Google has announced the names of five winners (out of 24 finalists) of this year’s Google Science Fair on Tuesday. The annual science competition attracts thousands of young innovators (between 13 to 18 years of age) from around the globe and most of the projects tackle issues like sustainability, healthcare, and accessibility. This year’s winners include two young Indians who were awarded for their discovery of an eco-friendly way to coagulate rubber.
The competition is sponsored by Google, Lego, Virgin Galactic, National Geographic, and Scientific American. The Grand Prize was awarded to Fionn Ferreira, who is a resident of Ireland, who proposed a method for the extraction of microplastics from wastewater to prevent it from entering the oceans. The chief judge for this year’s competition Mariette DiChristina (Editor in Chief of Scientific American) congratulated Fionn for his “tenacity and dedication to solving an important environmental problem embodies the spirit of exploration.”
A. U. Nachiketh Kumar and Aman K. A. were awarded the National Geographic Explorer Award for proposing an alternative to formic acid to coagulate rubber. Nachiketh and Aman suggested using bilimbi extract which is created from a weed fruit Bilimbi (Scientific name: Averrhoa Bilimbi).
The Bilimbi extract is obtained by grinding 1 kg of Bilimbi fruit with 100 ml of water. The tests carried out by Nachiketh and Aman have shown that rubber latex coagulated 6 hours faster than the current method of rubber latex mixed with formic acid. Using formic acid to coagulate rubber poses a threat to the environment as chemicals such as methanol, carbon monoxide, and sodium methoxide are also released as by-products during the reactions.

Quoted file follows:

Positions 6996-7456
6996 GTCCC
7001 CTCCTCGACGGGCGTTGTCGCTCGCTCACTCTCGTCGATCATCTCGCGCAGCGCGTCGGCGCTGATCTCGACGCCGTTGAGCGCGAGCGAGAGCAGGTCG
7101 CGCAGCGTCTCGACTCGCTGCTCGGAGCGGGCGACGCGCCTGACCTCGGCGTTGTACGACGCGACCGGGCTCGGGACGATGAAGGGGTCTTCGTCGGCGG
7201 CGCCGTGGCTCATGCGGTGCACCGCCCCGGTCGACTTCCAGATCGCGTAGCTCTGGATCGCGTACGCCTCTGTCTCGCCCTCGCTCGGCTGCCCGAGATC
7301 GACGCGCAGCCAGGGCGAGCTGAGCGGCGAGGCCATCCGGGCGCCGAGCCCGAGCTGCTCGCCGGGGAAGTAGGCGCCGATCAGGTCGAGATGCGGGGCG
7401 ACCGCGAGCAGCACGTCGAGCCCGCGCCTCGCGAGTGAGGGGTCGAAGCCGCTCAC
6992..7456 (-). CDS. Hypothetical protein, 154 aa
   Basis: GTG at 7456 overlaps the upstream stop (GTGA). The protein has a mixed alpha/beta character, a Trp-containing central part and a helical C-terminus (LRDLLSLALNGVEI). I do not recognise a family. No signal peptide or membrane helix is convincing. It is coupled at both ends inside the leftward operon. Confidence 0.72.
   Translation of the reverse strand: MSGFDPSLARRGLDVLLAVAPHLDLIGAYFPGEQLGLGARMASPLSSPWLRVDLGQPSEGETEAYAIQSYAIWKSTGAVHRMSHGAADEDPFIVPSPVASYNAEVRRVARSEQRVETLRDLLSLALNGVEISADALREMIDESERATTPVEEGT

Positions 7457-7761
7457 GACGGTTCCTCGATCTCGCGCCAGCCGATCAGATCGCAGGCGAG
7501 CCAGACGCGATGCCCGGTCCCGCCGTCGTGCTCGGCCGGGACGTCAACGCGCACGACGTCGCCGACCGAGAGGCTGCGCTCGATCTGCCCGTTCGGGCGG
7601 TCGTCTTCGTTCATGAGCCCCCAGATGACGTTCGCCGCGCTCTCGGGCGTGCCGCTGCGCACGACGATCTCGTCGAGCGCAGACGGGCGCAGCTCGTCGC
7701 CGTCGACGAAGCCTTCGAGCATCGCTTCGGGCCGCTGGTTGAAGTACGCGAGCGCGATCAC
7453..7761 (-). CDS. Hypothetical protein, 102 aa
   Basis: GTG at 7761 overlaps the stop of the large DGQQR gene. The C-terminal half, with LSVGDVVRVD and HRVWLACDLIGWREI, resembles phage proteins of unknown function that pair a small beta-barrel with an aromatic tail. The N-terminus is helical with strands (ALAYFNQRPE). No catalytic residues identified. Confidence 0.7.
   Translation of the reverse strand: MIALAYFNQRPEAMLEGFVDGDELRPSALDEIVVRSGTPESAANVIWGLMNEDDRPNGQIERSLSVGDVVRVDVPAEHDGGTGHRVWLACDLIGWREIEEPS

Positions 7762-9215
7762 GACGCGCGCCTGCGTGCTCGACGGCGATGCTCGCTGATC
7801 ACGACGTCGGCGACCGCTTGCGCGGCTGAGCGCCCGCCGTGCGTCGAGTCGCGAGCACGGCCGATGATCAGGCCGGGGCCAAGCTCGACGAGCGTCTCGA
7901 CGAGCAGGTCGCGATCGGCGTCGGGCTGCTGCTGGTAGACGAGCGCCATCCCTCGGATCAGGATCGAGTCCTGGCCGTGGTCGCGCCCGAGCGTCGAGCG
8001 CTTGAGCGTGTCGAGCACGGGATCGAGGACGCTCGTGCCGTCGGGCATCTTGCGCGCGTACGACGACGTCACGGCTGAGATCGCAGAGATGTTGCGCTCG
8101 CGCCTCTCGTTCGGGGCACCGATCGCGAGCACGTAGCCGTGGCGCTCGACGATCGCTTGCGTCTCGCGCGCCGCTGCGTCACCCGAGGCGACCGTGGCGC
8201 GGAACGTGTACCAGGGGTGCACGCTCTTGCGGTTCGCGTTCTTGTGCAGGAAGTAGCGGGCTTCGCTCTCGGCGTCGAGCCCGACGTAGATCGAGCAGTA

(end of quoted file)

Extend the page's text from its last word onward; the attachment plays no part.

The cost of formic acid is Rs. 325/litre whereas the Bilimbi extract costs Rs. 30/litre. Thus, using the Bilimbi extract also lowers production costs, their research suggests. Also, formic acid is highly toxic hence needs to be handled carefully. Whereas bilimbi extract is safe and improves the quality of rubber sheets produced using it.
Celestine Wenardy won the Virgin Galactic Pioneer Award for her work on affordable and noninvasive methods for monitoring blood glucose levels. Tuan Dolmen won the Scientific American Innovator Award for founding a novel method to harness energy from tree vibrations. Danii Kazanstev received the Lego Education Builder Award for using technology to turn sign language into words to help people with impaired hearing.
Also, another Indian, Nishitha KK won the Inspiring Educator Award for encouraging her students to achieve great things. She mentored Aman and Nachiket during their project.
The finalists for this year’s competition showed a variety of innovative ideas with many of them based on AI and computer algorithms. This year’s finalists included four Indians, including the winners Aman and Nachiketh.
The other Indian finalists were Sachin Singh (designed an AI-based mobile solution for detection of valvular heart disorders), Rishank Kanaparti (devised a way to making the road safer with computer vision algorithms) and Lalith Pingali (developed a Personal Oral Health Advisor device based on machine learning).